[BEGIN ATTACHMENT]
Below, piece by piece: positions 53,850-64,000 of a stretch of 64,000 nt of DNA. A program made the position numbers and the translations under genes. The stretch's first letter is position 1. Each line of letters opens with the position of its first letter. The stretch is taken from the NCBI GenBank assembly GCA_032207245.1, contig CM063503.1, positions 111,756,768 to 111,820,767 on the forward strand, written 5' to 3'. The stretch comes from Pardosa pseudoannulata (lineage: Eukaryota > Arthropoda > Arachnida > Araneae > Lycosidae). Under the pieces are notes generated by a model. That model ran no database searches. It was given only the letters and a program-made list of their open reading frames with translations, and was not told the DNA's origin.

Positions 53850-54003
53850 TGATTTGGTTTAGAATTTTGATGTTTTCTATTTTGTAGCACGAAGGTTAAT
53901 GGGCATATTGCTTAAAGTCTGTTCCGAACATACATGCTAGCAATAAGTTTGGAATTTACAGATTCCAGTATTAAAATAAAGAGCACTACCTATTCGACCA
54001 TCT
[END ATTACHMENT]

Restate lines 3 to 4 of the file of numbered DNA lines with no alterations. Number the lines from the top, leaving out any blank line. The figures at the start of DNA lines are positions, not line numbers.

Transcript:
53850 TGATTTGGTTTAGAATTTTGATGTTTTCTATTTTGTAGCACGAAGGTTAAT
53901 GGGCATATTGCTTAAAGTCTGTTCCGAACATACATGCTAGCAATAAGTTTGGAATTTACAGATTCCAGTATTAAAATAAAGAGCACTACCTATTCGACCA